Museum Catechesis

The tourist arrives in a city like Florence, Italy, ready to gape at the Renaissance. Though postured to appreciate it, book in hand and eyes directed up, he might find himself at a loss, like the man ahead of me at the Florentine baptistery who, under the mosaic of Christ Pantocrator, asked the Italian leading [Read More…]

Congratulations to Our Own!

If you are still agonizing over how to select that life-changing-yet-affordable Christmas gift, we at the Anxious Bench — especially the prolific among us — are here to help. A few days ago, Christianity Today announced that our Thomas Kidd’s biography of George Whitefield has won its 2015 book award for History / Biography. I [Read More…]

Weeping for God

I just read a review of a book that looks intriguing for religious history, namely Thomas Dixon’s Weeping Britannia: Portrait of a Nation in Tears (Oxford, 2015). I stress that I have read only the review, by Ferdinand Mount, in the London Review of Books, not the book itself. Through history, many habits and customs [Read More…]

The King of Beaver Island

Most people with only a passing acquaintance with the history of Mormonism presume that there was a simple transition to Brigham Young’s leadership after the June 1844 murder of Joseph Smith, Jr. In truth, Smith’s death precipitated several competing claims to leadership. A new “Kindle Single” authored by John J. Miller in The Polygamist King [Read More…]

1647: The Year Christians Cancelled Christmas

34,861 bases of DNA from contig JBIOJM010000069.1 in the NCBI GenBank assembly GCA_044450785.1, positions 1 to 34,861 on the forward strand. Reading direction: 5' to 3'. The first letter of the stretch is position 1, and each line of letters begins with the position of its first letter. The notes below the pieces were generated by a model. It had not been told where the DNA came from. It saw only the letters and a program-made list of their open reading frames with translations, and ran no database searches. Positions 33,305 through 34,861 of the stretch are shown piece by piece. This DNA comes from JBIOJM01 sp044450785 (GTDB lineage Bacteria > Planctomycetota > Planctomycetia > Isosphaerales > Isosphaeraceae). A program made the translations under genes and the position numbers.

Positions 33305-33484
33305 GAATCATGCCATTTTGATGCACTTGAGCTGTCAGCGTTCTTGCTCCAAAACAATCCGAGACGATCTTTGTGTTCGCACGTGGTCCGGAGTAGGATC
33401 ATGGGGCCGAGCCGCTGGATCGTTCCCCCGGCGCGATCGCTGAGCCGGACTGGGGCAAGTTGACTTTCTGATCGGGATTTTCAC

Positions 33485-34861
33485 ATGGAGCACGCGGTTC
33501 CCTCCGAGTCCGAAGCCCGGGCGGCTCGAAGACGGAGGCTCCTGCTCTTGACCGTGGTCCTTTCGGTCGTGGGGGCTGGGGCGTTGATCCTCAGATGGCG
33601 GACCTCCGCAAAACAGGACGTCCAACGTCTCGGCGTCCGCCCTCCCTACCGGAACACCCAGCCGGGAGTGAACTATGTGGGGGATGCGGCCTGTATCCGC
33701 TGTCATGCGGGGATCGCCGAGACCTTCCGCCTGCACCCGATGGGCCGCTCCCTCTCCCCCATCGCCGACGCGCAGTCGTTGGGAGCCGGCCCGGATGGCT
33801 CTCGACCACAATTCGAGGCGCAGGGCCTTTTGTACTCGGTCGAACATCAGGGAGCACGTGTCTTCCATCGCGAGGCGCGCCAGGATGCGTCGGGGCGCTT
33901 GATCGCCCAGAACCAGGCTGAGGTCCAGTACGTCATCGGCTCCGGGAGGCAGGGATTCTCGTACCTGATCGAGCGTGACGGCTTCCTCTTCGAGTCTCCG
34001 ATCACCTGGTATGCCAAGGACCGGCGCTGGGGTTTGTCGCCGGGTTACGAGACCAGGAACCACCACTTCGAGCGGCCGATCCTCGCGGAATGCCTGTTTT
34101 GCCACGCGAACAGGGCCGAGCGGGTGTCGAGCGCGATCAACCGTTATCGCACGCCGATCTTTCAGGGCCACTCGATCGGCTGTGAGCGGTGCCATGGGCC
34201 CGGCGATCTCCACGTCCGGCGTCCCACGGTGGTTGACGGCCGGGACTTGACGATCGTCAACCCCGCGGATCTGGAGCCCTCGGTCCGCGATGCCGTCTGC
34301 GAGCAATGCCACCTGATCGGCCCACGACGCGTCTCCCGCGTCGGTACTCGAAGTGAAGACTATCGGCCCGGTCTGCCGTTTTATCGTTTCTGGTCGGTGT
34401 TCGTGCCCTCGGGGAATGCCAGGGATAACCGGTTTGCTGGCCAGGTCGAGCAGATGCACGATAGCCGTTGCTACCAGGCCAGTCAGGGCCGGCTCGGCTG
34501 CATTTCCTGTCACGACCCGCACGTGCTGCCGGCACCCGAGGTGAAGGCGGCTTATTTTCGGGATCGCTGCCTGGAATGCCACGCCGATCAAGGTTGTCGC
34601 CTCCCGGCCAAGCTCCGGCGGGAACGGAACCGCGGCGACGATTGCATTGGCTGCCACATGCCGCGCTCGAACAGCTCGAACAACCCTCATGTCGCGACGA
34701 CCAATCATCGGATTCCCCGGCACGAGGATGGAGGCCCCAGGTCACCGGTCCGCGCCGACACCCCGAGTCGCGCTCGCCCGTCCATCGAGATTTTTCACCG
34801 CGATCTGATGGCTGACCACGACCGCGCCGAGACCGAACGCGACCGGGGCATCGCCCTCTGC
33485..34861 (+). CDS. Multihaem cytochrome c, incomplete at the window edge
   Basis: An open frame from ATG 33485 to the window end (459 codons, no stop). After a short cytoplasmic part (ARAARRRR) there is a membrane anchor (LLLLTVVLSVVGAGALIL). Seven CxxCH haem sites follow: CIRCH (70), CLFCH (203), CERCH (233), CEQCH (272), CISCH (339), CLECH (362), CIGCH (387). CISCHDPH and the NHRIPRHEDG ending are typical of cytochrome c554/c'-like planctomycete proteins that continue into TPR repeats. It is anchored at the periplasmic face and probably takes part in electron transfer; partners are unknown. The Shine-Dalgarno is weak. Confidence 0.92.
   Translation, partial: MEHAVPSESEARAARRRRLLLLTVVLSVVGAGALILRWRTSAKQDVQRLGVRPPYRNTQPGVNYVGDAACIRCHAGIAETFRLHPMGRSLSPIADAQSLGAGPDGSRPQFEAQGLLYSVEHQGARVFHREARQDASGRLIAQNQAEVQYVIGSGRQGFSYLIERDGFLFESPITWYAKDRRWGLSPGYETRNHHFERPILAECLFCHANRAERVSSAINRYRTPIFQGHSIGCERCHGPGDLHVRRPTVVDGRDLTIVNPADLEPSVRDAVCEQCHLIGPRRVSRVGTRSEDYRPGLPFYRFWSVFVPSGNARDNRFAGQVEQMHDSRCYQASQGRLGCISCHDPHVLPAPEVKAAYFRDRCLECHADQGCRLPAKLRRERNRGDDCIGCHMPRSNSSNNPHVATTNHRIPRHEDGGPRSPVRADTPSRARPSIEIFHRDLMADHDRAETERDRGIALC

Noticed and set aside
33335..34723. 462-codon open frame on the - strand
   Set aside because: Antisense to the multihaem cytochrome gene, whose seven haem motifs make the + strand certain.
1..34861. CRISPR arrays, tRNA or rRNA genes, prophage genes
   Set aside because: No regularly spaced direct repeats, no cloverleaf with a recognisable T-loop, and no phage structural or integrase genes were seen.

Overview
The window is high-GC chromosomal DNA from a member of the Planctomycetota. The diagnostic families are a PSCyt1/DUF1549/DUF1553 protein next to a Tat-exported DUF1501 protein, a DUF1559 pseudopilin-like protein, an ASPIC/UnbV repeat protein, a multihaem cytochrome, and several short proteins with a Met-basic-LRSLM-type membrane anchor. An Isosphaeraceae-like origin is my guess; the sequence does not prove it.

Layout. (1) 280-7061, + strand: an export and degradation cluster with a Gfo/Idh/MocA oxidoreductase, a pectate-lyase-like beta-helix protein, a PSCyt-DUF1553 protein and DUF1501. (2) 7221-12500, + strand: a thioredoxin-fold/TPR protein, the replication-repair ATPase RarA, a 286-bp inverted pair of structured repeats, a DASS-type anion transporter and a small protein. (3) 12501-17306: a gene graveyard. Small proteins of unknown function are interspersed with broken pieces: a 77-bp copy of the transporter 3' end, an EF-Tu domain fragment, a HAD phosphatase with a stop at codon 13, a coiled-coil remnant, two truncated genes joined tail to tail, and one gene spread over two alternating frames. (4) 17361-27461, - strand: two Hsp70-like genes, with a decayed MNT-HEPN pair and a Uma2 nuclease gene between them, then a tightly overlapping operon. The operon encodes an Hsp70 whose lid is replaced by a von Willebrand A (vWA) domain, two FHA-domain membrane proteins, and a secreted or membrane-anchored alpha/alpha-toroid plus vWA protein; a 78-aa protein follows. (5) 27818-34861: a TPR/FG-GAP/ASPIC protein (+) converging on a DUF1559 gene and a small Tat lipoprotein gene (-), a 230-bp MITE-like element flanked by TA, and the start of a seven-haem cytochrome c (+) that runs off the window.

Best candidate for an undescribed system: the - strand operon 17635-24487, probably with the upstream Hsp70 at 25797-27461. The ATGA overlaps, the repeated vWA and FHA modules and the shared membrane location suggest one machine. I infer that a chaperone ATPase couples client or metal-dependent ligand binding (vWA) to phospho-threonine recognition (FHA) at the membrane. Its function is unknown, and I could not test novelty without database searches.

Well, I am overstating a bit. No one can really cancel Christmas, as the Grinch so famously discovered. But the public celebration of Christmas can be cancelled, which is what happened in England during the seventeenth-century Civil War. Here’s the story in brief–as related by Diane Purkiss in The English Civil War: While Charles I [Read More…]

Top Five Books on Benjamin Franklin

What are the best books on the ever-fascinating founder Benjamin Franklin? As I have been writing a religious biography of Franklin for Yale University Press, I have been getting to know the vast literature on Franklin. Here are my suggestions for where to start. 1) The Autobiography of Benjamin Franklin. A no-brainer, as this eminently readable [Read More…]

After the Crisis

I have sketched the political and social meltdown that Palestine suffered in the terrible year of 4 BC. Wars and insurrections were by no means unusual anywhere in the ancient world, and Palestine was no exception. But this particular crisis was unusual in its severity, and several features make it worthy of special notice, especially [Read More…]

The Year Jesus Was Born

Scholars differ on the exact birthdate of Jesus of Nazareth, though a fair consensus holds that it was not in the year 1. Many favor a date in or around 4BC, and for the sake of argument, let us take that as accurate. If so, the birth occurred during or near a truly dreadful time [Read More…]

Muslims, the New Mormons

In 1890, the U.S. Supreme Court — in upheld laws intended to disenfranchise Mormon polygamists. The 1882 Edmunds Anti-Polygamy Act required voters to swear that they were not polygamists, and the Idaho Territory had passed a statute requiring voters to attest that they were not Mormons. In Idaho, church member Samuel Davis was convicted of [Read More…]

Raising Victorian Children in China

If you can’t tell already by my many posts (here, here, and here), I’ve been fascinated by Jane Smith’s 1984 book about women missionaries in turn-of-the-century China. In this final post, I want to delve into Smith’s description of childrearing by missionary mothers. According to archival records, this was one of the most anxious and [Read More…]


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